NEW HAVEN, Conn. – A prosecutor and defense attorney were set to make closing arguments Friday in the trial of a man charged in the 2007 home invasion killings of a Connecticut woman and her two daughters.
Steven Hayes is on trial in New Haven Superior Court on capital felony, murder and sexual assault charges in the killings of Jennifer Hawke-Petit and her daughters, 11-year-old Michaela and 17-year-old Hayley. Jury deliberations were expected to begin next week.
Authorities testified that Hayes of Winsted, strangled Hawke-Petit, and her daughters died of smoke inhalation after Hayes and another defendant, Joshua Komisarjevsky, set fire to the family's home in Cheshire. Komisarjevsky, 30, of Cheshire, awaits trial.
Both defendants face the possibility of the death penalty if convicted. If the jury in Hayes' trial finds him guilty, the same jury will weigh whether he should receive the death penalty in a separate penalty phase.
Friday's closing arguments come after eight days of often gruesome testimony and graphic photos that led some jurors to weep. The girls were tied to their beds with pillow cases over their heads and gasoline poured on or around them before the house was set on fire, according to testimony.
A state police detective said Hayes, still reeking of gasoline, gave an emotionless confession in which he told authorities how he sexually assaulted the mother after Komisarjevsky told him he had to "square things up" because the other man already had sexually assaulted one of the girls.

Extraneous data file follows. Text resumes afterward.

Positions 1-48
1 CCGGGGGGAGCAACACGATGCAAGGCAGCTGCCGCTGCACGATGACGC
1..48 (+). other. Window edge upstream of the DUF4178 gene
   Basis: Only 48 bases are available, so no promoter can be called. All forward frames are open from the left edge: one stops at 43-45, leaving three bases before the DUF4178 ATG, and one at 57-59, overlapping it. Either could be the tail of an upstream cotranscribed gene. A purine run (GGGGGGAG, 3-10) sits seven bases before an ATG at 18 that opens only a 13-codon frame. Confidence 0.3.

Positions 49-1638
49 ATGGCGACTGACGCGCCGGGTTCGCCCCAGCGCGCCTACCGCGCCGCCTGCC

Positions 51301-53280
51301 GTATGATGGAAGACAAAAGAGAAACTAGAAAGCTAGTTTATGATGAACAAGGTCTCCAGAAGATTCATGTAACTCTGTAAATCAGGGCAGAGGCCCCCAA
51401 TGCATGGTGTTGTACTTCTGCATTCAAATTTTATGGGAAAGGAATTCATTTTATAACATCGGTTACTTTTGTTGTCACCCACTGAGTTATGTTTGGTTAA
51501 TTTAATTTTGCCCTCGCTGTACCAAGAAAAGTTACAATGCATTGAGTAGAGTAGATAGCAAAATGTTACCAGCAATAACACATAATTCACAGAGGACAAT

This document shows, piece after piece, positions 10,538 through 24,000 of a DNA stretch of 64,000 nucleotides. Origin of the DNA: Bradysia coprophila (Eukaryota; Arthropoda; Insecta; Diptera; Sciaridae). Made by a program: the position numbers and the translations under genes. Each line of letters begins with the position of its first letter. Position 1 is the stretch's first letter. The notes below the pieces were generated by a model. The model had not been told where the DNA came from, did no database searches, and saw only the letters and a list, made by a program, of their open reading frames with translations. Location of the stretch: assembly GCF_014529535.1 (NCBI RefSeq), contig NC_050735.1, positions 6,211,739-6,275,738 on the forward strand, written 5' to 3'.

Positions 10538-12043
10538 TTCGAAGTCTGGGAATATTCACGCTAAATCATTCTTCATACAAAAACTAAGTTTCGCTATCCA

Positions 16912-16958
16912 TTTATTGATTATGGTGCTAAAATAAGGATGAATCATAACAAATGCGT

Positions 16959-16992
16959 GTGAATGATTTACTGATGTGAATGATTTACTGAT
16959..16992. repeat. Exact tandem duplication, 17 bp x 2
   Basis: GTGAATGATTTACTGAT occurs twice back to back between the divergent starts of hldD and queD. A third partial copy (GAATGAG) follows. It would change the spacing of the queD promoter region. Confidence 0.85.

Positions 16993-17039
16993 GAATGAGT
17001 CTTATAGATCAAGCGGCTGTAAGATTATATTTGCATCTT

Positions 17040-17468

A prison officer, Jeremiah Krob, said he overheard Hayes tell another inmate that he killed Hawke-Petit after Komisarjevsky told him he had to do it.
The 47-year-old Hayes said Komisarjevsky sexually assaulted Michaela, took cell phone pictures of her that he tried to e-mail to friends and doused her in gasoline, Krob testified. Krob said Hayes admitted pouring gas on the stairs but told the other inmate he didn't believe he could be charged with arson because he didn't light it.
Hayes' attorneys conceded much of the case on the first day of the trial and called only two witnesses. Their cross-examinations and Hayes' accounts often focused on Komisarjevsky's role.
The girls' father, Dr. William Petit, told the jury he awoke on a couch the morning of the attacks and found two people standing near him, one holding a gun. He said he was beaten with a baseball bat, his wrists and ankles bound, and was tied to a post in his basement. He managed to free his hands, get up the stairs and crawl and roll to a neighbor's house.